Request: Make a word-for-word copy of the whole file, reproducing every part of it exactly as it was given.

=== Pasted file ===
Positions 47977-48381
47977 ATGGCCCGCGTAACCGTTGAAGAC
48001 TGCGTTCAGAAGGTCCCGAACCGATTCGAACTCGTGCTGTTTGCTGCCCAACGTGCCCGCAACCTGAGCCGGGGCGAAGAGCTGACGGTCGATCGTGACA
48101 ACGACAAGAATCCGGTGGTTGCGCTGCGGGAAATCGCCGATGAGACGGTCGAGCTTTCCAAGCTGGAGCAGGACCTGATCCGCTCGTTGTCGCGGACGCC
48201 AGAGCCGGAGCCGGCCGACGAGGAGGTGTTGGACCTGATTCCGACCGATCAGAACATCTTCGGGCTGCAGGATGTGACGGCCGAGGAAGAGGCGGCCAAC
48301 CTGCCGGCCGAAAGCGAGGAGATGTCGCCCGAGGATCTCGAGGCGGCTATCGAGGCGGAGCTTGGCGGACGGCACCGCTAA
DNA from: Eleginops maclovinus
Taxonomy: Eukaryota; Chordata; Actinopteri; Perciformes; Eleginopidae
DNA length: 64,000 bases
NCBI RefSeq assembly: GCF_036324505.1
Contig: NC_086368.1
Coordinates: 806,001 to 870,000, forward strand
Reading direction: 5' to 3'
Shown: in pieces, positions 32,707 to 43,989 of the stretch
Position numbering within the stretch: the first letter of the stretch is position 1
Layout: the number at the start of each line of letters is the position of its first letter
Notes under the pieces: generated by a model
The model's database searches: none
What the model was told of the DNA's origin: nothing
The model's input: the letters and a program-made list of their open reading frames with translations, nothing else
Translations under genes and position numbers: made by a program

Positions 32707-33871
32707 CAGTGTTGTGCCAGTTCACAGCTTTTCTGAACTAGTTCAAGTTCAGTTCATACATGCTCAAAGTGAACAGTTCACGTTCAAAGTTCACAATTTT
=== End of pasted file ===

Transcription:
Positions 47977-48381
47977 ATGGCCCGCGTAACCGTTGAAGAC
48001 TGCGTTCAGAAGGTCCCGAACCGATTCGAACTCGTGCTGTTTGCTGCCCAACGTGCCCGCAACCTGAGCCGGGGCGAAGAGCTGACGGTCGATCGTGACA
48101 ACGACAAGAATCCGGTGGTTGCGCTGCGGGAAATCGCCGATGAGACGGTCGAGCTTTCCAAGCTGGAGCAGGACCTGATCCGCTCGTTGTCGCGGACGCC
48201 AGAGCCGGAGCCGGCCGACGAGGAGGTGTTGGACCTGATTCCGACCGATCAGAACATCTTCGGGCTGCAGGATGTGACGGCCGAGGAAGAGGCGGCCAAC
48301 CTGCCGGCCGAAAGCGAGGAGATGTCGCCCGAGGATCTCGAGGCGGCTATCGAGGCGGAGCTTGGCGGACGGCACCGCTAA
DNA from: Eleginops maclovinus
Taxonomy: Eukaryota; Chordata; Actinopteri; Perciformes; Eleginopidae
DNA length: 64,000 bases
NCBI RefSeq assembly: GCF_036324505.1
Contig: NC_086368.1
Coordinates: 806,001 to 870,000, forward strand
Reading direction: 5' to 3'
Shown: in pieces, positions 32,707 to 43,989 of the stretch
Position numbering within the stretch: the first letter of the stretch is position 1
Layout: the number at the start of each line of letters is the position of its first letter
Notes under the pieces: generated by a model
The model's database searches: none
What the model was told of the DNA's origin: nothing
The model's input: the letters and a program-made list of their open reading frames with translations, nothing else
Translations under genes and position numbers: made by a program

Positions 32707-33871
32707 CAGTGTTGTGCCAGTTCACAGCTTTTCTGAACTAGTTCAAGTTCAGTTCATACATGCTCAAAGTGAACAGTTCACGTTCAAAGTTCACAATTTT